DAMASCUS (Reuters) - Syria on Saturday accused the United States of prolonging a crisis in Lebanon by deploying a warship off the country’s coast and said that Washington could not impose a solution by “flexing its muscles”.
In the first reaction by the Damascus government to Washington’s announcement on Thursday of the deployment of the USS Cole, Foreign Minister Walid al-Moualem said force was not the answer to Lebanon’s political problems.
“We have been saying that the United States was obstructing the political solution in Lebanon and the existence of this ship affirms this,” Moualem said after meeting Amr Moussa, the secretary general of the Arab League.
“Those Lebanese who are betting on the United States flexing its muscles will be disappointed. Washington cannot impose the solution it wants. The way out has to be based on a Lebanese consensus,” Moualem told reporters.
Lebanon’s 15-month power struggle has turned into a test of wills between the pro-Western government and Hezbollah-led opposition. Syria and Iran support the Shi’ite movement.
The United States had suggested that the Lebanese parliament majority it backs could elect a president on their own. The post has been vacant since November.
Moualem said this would be counter to an Arab initiative for a comprehensive solution to the crisis.
“I cannot predict the intentions of the United States but I can say that this show of force will lead nowhere,” he said.
A Western diplomat, however, said the deployment could help deter escalation in regional tension after the assassination of a Hezbollah commander in Damascus last month.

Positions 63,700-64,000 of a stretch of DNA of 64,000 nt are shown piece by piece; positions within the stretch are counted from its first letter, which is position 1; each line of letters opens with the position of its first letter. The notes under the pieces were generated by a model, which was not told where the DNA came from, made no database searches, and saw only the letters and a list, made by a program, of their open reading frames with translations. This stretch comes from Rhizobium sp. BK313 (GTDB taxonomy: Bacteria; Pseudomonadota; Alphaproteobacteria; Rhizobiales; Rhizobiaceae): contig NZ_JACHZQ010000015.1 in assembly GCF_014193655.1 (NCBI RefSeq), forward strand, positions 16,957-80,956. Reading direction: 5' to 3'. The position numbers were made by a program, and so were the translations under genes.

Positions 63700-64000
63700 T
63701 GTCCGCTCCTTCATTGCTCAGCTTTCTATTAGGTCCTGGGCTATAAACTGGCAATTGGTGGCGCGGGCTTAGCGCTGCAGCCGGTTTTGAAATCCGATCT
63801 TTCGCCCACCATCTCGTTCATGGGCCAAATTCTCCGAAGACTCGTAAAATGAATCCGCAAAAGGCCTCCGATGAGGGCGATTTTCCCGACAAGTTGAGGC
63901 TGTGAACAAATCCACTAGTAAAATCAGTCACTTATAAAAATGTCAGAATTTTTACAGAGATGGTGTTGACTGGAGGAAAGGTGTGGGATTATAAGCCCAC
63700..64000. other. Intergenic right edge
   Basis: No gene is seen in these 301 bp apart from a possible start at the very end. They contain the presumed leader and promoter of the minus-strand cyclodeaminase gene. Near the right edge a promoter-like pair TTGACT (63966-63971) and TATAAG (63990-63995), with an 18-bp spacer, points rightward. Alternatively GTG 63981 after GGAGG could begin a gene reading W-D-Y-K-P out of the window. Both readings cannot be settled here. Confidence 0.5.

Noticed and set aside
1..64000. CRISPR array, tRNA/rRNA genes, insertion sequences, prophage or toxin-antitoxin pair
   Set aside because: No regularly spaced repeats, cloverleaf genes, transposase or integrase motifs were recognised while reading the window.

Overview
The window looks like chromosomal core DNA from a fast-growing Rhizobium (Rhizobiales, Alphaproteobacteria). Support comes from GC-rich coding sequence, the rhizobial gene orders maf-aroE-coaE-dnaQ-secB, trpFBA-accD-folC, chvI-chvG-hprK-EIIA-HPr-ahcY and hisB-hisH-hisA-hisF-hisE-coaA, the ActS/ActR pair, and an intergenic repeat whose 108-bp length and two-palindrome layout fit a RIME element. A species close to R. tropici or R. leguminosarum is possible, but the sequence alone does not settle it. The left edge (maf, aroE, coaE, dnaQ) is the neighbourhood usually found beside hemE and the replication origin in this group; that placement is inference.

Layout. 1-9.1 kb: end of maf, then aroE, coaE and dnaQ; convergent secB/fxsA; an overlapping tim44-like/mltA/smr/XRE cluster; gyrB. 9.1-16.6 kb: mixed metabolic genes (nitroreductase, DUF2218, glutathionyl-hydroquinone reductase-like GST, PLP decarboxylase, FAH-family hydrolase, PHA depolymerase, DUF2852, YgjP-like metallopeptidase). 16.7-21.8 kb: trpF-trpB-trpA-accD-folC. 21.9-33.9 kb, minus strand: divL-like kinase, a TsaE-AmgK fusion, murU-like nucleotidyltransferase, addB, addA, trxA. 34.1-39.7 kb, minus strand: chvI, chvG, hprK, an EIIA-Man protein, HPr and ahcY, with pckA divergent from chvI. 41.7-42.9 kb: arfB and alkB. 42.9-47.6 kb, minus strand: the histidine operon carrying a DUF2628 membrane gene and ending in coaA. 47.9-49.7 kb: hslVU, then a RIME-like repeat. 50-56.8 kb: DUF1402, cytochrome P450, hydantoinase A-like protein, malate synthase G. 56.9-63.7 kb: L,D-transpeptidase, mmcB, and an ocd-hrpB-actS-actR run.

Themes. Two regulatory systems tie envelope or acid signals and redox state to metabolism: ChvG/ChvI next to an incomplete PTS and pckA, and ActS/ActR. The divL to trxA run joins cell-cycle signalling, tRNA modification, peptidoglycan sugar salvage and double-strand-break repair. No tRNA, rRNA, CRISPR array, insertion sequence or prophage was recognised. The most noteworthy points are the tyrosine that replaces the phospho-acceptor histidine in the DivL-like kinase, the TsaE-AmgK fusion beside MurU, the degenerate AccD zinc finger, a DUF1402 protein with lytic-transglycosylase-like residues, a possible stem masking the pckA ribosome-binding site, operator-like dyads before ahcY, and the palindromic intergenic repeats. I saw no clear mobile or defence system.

Hezbollah said Israel was behind the killing of Imad Moughniyah and welcomed “open war” if Israel wanted one.
A U.S. defense official said the USS Cole, which was attacked by Islamist militants in the Yemeni port of Aden in 2000, would not be visible from the Lebanese coast.
U.S. forces are already deployed on Syria’s border with Iraq, another point of tension between Damascus and Washington.
He said the deployment was to signal U.S. concern over Lebanon’s political crisis, which Washington blames on what it describes as Syrian interference.
Syria said achieving political stability in Lebanon was in its national interest and that it was still hopeful the crisis would be solved in time for a summit of Arab leaders in Damascus on March 29-30.
Hezbollah said on Saturday the warship’s deployment “prevents the Lebanese from agreement, hinders initiatives and incites groups against each other.”